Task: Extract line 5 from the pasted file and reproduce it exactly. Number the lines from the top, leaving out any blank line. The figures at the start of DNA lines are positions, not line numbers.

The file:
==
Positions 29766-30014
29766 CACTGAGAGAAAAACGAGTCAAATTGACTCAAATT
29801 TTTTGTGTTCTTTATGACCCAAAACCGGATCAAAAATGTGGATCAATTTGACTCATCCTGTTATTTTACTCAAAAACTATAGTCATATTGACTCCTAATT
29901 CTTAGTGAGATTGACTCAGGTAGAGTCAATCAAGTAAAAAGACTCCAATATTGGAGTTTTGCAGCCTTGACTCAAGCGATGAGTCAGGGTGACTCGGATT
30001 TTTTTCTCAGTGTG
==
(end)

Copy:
30001 TTTTTCTCAGTGTG